Music-filled MLK tribute touches students
“Two things that bring families, enemies, friends, classmates, and anyone else together are food and music.”
Wilma Jackson, director of multicultural support services, said that with a big smile on Friday, moments after Doane’s tribute to Dr. Martin Luther King, Jr., “Message to Martin,” concluded at the Lakeside Coffee Shop.
Jackson and her office organized the event, which featured music from Doane Choir and special guest Mesonjixx, a group based in Lincoln. The tribute to Dr. King began with a message from Jackson and a brief clip of Dr. King’s historical “I Have a Dream” speech during the March on Washington on August 28, 1963.
Dozens of students and staff gathered at Lakeside to pay tribute to Dr. King while enjoying the touching music. Lined up hand-in-hand across the back of the coffee shop, Doane Choir kicked off the music by performing “True Colors,” led by soloists Alexia Childers ’18 and Hannah Loos ’20.
“Seeing everyone join hands was very touching,” Jackson said. “I think joining hands is a sign of unity and solidarity, it was very powerful. It added something to the voices and the messages.”
Mesonjixx followed Doane Choir by performing a few of their original songs, led by songstress and former Doane student Mary Elizabeth Lawson and Myles Jasnowski.
Lawson, who had trouble fighting back emotions on stage, said this was her first time back on Doane’s campus since 2009.
“This was such a memorable experience,” Lawson said. “I am typically not emotional on stage but that is what Doane has meant to me. I’m so thankful for Wilma reaching out to ask us to perform. What better way to honor Dr. King and his life than through music.”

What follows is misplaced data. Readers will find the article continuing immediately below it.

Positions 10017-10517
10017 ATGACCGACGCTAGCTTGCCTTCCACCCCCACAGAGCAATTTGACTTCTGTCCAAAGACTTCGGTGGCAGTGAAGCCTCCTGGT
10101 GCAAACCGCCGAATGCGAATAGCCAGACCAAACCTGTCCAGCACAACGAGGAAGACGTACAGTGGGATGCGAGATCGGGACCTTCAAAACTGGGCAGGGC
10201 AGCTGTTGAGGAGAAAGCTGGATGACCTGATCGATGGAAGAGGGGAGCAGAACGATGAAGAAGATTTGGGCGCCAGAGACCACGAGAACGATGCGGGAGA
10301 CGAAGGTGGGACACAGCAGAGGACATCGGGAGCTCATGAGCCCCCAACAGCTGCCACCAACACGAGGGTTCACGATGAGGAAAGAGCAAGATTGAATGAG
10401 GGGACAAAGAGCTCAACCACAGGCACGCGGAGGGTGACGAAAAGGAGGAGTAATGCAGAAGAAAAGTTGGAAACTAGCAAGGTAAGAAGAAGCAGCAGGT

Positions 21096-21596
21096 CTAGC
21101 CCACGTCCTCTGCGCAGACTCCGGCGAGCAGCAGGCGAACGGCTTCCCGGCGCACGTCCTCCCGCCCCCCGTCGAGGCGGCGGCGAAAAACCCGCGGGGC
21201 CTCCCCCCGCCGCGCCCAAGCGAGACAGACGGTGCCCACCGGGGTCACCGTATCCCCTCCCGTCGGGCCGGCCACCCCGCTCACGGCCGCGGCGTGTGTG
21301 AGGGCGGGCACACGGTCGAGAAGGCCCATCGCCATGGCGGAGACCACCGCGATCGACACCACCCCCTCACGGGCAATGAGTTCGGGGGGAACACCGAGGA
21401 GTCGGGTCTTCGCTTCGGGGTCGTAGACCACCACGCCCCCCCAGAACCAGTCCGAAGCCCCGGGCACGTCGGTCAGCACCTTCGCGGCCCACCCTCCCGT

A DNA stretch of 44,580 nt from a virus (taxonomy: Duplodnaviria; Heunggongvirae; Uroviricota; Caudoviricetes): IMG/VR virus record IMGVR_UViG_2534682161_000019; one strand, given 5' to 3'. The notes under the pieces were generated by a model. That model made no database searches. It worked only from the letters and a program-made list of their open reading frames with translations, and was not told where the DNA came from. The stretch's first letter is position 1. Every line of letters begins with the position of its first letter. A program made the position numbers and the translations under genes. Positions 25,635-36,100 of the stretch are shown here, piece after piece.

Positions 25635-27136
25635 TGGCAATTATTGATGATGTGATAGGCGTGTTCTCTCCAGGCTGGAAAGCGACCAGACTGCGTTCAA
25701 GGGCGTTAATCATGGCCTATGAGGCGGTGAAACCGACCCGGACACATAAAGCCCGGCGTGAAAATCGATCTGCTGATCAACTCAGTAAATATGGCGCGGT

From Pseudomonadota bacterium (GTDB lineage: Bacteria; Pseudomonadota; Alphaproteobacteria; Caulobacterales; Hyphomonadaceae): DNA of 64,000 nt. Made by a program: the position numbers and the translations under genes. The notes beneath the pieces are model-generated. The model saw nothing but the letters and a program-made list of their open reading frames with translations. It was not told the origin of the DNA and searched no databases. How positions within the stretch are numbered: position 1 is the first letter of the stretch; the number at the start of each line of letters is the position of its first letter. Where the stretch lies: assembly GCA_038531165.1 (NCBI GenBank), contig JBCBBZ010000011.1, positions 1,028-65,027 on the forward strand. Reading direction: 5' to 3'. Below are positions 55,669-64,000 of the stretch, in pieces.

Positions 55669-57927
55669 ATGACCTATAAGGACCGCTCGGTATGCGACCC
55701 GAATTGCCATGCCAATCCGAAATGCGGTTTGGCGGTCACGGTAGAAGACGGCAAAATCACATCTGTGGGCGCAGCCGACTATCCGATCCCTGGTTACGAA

Jackson, who helps organize a tribute on campus to Martin Luther King, Jr. each year, leads an office that is very passionate about awareness for injustice and social injustice. This tribute came on the 50th anniversary of the assassination of Dr. King, and is another reminder that it is our responsibility to carry out his work and make this world a better place.
“Even today we still have issues that are occurring in our society that we need to stand up and be vocal about,” Jackson says. “This was a tribute to Dr. King and the work he started, but it’s also an opportunity to inspire and encourage our students to be advocates for others, to stand up for people.”
The next event the Multicultural Support Services is offering is a Critical Courageous Conversation on Human Trafficking in the United States, led by Dr. Jennifer Bossard, which will take place on January 31 at Noon in the Multicultural Center Nexus.